To Fight White Supremacy, Trump Should Start With His White House

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Eradicating the menace of white supremacy should begin in President Donald Trump's administration, where racists currently hold significant influence.

Approximately 48 hours after the tragedy in Charlottesville, Virginia, President Donald Trump finally acknowledged the specific groups responsible for the violence, although his words were impossible to take seriously given how they appeared to be all but dragged out of him.

The context from which they were given makes his stance additionally questionable, as Trump has surrounded himself with men who would most likely be marching in the streets alongside white supremacists if they didn't have positions in the White House, and the president's ear.

In his initial statement on Sunday, in which Trump refused to specifically call out white supremacists by name, the president said his administration would attempt to “study” the problem in Charlottesville in order to fight it.

However, critics say if Trump is truly willing to eradicate the menace of white nationalism and white supremacist views, he should start with his own administration.

Trump’s White House is infested with notorious white supremacists and ethno-nationalists, most prominently Chief Strategist Steve Bannon, Chief Policy Adviser Stephen Miller, and the deputy assistant to the president, Sebastian Gorka. These three men have long peddled racist worldviews, and Trump's decision to give them a platform has aided in the spread of racism. 

Gorka has attempted to distance himself from neo-Nazi groups when faced with criticism, but running from a history as devotedly bigoted as his is futile. One need only look at his preferred signature Sebastian L. v. Gorka to uncover his ties to the far-right Hungarian group the Vitézi Rend, once allies to the Nazis and foundationally anti-Semitic.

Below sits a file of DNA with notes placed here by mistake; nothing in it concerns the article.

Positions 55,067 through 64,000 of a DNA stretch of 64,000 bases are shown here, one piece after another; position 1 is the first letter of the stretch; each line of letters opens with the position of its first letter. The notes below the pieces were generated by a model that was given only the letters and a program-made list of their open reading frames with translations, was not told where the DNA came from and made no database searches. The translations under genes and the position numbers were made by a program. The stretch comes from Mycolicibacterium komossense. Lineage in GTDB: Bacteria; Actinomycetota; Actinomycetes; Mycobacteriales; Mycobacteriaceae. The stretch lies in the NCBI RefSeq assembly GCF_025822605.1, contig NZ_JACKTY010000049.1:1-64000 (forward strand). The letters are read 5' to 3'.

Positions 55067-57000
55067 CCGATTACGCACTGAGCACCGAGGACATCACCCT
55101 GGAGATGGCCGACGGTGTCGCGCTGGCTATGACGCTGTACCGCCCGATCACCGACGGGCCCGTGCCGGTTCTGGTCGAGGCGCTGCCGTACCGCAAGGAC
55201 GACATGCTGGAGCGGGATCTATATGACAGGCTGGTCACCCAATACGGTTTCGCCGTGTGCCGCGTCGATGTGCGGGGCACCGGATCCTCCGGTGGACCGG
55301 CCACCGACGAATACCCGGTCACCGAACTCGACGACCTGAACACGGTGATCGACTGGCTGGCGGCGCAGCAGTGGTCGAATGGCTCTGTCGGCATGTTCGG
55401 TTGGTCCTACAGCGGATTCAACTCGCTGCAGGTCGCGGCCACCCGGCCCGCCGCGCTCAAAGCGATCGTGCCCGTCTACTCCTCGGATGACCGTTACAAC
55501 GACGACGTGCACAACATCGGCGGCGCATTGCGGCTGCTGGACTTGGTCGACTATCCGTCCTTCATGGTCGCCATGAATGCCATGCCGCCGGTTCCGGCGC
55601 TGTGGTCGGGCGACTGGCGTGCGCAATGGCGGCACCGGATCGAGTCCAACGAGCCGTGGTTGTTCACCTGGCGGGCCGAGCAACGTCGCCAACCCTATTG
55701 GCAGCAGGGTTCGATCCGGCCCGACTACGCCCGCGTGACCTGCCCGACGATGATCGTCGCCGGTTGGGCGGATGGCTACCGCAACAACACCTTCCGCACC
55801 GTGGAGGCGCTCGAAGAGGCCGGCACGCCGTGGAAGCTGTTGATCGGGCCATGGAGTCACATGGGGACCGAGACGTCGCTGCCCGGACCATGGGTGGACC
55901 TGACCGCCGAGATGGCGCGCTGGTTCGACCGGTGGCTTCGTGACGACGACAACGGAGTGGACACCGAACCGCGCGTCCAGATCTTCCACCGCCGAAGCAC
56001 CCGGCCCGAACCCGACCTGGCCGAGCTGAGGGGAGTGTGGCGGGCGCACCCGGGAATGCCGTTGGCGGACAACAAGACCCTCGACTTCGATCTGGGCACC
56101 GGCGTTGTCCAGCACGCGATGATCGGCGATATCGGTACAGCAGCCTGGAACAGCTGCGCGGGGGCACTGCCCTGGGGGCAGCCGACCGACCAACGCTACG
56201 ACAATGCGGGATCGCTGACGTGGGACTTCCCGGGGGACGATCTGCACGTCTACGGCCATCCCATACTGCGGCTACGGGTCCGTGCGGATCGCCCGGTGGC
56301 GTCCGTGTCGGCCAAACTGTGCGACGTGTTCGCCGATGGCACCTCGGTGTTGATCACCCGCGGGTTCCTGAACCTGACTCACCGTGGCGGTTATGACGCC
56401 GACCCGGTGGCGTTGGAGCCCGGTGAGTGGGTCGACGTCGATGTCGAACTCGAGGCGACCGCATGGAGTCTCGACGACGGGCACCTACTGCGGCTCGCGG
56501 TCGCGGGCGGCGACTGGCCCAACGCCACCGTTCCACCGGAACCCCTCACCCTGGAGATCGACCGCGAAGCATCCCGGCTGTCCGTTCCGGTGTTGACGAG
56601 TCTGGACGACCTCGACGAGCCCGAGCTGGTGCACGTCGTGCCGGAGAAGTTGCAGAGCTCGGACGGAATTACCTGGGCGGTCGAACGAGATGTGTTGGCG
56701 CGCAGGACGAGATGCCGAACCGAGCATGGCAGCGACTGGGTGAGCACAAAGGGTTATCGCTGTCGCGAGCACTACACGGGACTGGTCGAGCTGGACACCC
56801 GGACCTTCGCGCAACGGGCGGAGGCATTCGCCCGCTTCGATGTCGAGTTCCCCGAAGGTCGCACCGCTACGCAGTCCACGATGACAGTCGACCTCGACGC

While infamous alt-right leader Richard Spencer told The Daily Beast that he does not believe Miller is a white nationalist per se, the Trump aide was the architect behind the Muslim travel ban, and his xenophobic views could not be more obvious than in that piece of legislation.

However, perhaps the most notorious member of Trump's cabinet is Bannon, who has fashioned a career from hate and bigotry and has long been rumored to be a key motivator behind some of the president's most questionable rhetoric.

Bannon, the former executive chair of white nationalism mouthpiece Breitbart, is a known climate change denier and anti-Semite who was also charged with domestic violence. The Southern Poverty Law Center stated last November that Bannon “was the main driver behind Breitbart becoming a white ethno-nationalist propaganda mill.”

 

Not too long ago, Bannon even called for the formation of a “Christian militia” in order to wage a “holy war” with Islam. Naturally, his appointment as a POTUS adviser prompted widespread outrage, and recent events have put Bannon and his ilk in the spotlight once again.

According to the New York Times, CEO of the conservative News Corporation Rupert Murdoch has repeatedly urged Trump to fire Bannon in the past and renewed his pleas at a recent dinner in which Senior Advisor Jared Kushner was also present. Kushner is not a fan of Bannon.

Following the white supremacy-fueled rally in Charlottesville, calls for #FireBannon are trending on Twitter, the crux of these tweets being if Trump really intends to address the problem of white nationalism, he should start with firing his chief strategist.

In addition to Bannon, the leaders of the black, Hispanic, Asian and progressive caucus groups in the House of Representatives have written a letter to Trump asking him to remove Gorka and Miller from their posts in the White House. It even looks like a reworking of his staff, or at least firing Bannon, is something Trump is considering because, according to CNN, “White House chief of staff John Kelly has soured on Bannon.”

“Bannon is seen as pursuing his own agenda, which does not mesh with the power structure Kelly is putting in place,” an anonymous White House source told reporters.

Moreover, Trump believes Bannon is behind the leaks about his administration, as per Axios, which cited White House insiders as their source.

Nevertheless, removing Bannon, Miller, and Gorka from power won't eliminate the racism in the Trump White House. It is the president himself who has provided white supremacist ideals an invigorated agenda, and as Slate pointed out, Trump has proven himself a man with deeply questionable views for years. His campaign for the presidency was riddled with off-the-cuff racist remarks, and long before his inauguration, he originated the birther movement, which he later attempted to blame on political rival Hillary Clinton.

In the aftermath of Charlottesville, Trump posted several concerning tweets and informed "Fox & Friends" that he was "seriously considering" pardoning Joe Arpaio, the Arizona sheriff found in contempt of court for disregarding a judge's order to cease the practice of racial profiling.

Firing Bannon, Miller, and Gorka removes three racists from the White House, but that's not all of them.

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